We need to do our bit, then. We should welcome evidence that informs our practice, even if it doesn’t support it. The ‘in my hands’ argument often used to refute any study of any quality does us no credit, nor does exploiting the zone between pragmatic studies, which some hold to compare apples with oranges, and a randomised, heavily controlled trial which we can then say does not generalise to our practice. Indeed, outlawing all fruit-based analogies in critical appraisal might give reviewers, editors and readers alike a welcome respite. ‘Cognitive dissonance’ describes the mental acrobatics we perform when trying to make the objective evidence in front of us fit our preconceptions – wondering which centres see all the patients who experience painful non-union after a dynamic hip screw for a multifragmentary extracapsular fracture of the femoral neck is just such an exercise. We don’t see them coming back to our clinics but, despite the evidence from high-quality studies such as Reindl’s, we just know they’re out there somewhere, if only we could find them3.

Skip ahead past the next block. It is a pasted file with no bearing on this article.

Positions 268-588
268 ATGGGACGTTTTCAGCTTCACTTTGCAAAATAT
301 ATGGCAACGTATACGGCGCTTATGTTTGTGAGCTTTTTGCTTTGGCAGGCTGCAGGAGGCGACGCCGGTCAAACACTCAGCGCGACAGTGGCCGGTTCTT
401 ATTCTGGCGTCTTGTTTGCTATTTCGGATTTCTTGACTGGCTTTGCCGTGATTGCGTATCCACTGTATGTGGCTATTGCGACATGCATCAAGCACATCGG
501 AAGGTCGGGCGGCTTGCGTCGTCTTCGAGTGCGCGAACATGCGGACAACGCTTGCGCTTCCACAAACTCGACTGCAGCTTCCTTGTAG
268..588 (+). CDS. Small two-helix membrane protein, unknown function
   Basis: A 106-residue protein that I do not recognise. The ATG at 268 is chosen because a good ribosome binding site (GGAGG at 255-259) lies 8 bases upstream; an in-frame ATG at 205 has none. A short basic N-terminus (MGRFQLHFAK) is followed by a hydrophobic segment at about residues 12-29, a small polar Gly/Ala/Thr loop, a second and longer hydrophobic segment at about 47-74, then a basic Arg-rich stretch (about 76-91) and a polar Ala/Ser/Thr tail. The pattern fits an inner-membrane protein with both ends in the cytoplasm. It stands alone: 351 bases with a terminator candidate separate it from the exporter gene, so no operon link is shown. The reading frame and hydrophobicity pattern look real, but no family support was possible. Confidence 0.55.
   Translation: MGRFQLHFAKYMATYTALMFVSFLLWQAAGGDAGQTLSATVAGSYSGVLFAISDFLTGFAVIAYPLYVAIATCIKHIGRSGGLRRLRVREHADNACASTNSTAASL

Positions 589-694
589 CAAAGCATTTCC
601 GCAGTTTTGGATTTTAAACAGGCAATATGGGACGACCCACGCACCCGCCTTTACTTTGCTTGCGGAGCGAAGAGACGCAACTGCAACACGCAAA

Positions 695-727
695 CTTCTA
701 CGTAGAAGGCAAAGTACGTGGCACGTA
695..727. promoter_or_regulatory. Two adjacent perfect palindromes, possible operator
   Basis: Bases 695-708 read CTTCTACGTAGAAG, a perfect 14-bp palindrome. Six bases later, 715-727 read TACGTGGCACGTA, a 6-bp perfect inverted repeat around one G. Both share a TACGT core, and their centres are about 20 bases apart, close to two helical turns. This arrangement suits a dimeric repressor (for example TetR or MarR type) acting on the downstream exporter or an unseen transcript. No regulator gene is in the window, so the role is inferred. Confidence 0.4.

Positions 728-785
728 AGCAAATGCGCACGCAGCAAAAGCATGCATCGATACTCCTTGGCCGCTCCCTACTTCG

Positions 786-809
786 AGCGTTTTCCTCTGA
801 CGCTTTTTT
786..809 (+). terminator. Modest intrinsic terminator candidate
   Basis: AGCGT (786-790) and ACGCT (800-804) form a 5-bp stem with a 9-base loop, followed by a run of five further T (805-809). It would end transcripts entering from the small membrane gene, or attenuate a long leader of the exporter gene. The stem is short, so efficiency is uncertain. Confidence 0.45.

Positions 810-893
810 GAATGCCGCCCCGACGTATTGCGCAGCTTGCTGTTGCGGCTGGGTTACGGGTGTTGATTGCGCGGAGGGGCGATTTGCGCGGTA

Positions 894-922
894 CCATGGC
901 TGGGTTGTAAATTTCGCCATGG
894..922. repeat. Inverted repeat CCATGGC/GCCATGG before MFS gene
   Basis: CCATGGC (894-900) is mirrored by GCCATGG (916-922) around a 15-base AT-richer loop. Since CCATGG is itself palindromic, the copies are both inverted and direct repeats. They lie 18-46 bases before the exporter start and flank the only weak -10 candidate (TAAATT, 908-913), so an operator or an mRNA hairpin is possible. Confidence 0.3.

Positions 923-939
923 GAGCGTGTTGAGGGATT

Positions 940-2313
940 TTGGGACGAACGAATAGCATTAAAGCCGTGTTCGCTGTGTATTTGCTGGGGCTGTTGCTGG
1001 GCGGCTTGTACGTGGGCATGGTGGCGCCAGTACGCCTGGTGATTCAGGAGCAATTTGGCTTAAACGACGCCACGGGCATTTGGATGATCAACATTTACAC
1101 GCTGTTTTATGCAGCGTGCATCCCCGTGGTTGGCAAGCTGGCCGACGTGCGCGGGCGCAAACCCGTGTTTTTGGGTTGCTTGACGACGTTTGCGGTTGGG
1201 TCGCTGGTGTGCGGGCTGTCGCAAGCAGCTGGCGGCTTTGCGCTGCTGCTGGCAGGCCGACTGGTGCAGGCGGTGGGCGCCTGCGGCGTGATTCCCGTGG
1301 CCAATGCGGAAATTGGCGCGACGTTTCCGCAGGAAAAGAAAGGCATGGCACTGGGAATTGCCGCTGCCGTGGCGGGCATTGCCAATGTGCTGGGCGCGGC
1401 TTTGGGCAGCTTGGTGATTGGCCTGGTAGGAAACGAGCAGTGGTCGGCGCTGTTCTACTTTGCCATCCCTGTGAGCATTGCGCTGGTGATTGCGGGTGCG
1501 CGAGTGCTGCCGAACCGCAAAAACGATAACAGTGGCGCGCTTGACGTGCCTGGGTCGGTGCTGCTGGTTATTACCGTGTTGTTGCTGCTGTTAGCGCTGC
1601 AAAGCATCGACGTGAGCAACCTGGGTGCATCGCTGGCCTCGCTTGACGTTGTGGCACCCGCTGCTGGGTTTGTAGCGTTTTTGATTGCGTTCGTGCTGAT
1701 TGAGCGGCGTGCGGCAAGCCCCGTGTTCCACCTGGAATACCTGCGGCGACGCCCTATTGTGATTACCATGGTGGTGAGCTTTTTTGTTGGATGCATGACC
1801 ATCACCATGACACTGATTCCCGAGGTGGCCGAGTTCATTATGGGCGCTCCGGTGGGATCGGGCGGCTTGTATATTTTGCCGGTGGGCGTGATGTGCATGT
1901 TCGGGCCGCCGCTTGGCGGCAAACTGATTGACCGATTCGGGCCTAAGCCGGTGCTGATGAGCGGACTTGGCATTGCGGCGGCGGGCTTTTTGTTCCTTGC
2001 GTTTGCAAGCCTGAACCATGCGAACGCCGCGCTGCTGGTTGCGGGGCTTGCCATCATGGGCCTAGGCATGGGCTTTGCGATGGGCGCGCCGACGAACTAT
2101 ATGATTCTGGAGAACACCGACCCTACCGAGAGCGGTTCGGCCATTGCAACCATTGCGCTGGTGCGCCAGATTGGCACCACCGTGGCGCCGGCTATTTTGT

The danger in this approach is that it hampers our ability to be agile, as financial constraints and political intrigue are brought to bear on what we can do for our patients. ‘Divide and conquer’ has been a political and military maxim since time immemorial, and a divided profession will rapidly find itself disempowered just as an ageing, heavier society needs us most. Getting it right first time is the cornerstone of all we do, whilst at the same time a challenge to a group who, with the same intentions, provide what can at best be described as a heterogeneous set of interventions4. There is undoubtedly a latent challenge in the concept of more universal and generic care for patients with any given problem – for as long as most of us can remember, achieving consultant status brings independent practice rights, an acknowledgement that this surgeon’s judgement stands up to scrutiny and the right to formulate a treatment plan that is believed to be in the interests of the patient sitting before us in the consulting room. We must now, however, decide to which group this patient belongs and make our decisions accordingly. Does this really, though, hamper our ability to be individual? Will we become one of the drones, simply following the flowchart to ascertain if the patient’s BMI makes surgery permissible, whether we will use bone cement and which bearings we will use? It is easy to see this process as just that, with difficult conversations and increasing registry surveillance for those who do not follow 'the rules', but this is to ignore who we fundamentally are. We are doctors – by training and inclination we listen to patients, consider their situation and make a plan. The implants the patients ultimately receive are undoubtedly important, but their overall care is arguably more so. Was I listened to? Did I feel judged for being out of shape? Did I trust the surgeon I saw? Am I happy with the plan? These are all questions our consultations will be subject to, and these represent our opportunities to be individuals, to make patient care our personal endeavour, and to strive to excel. While a positive patient experience in outpatients will not make up for a catastrophic arthroplasty, the reality is that more patients will experience a deficit in the former than the latter.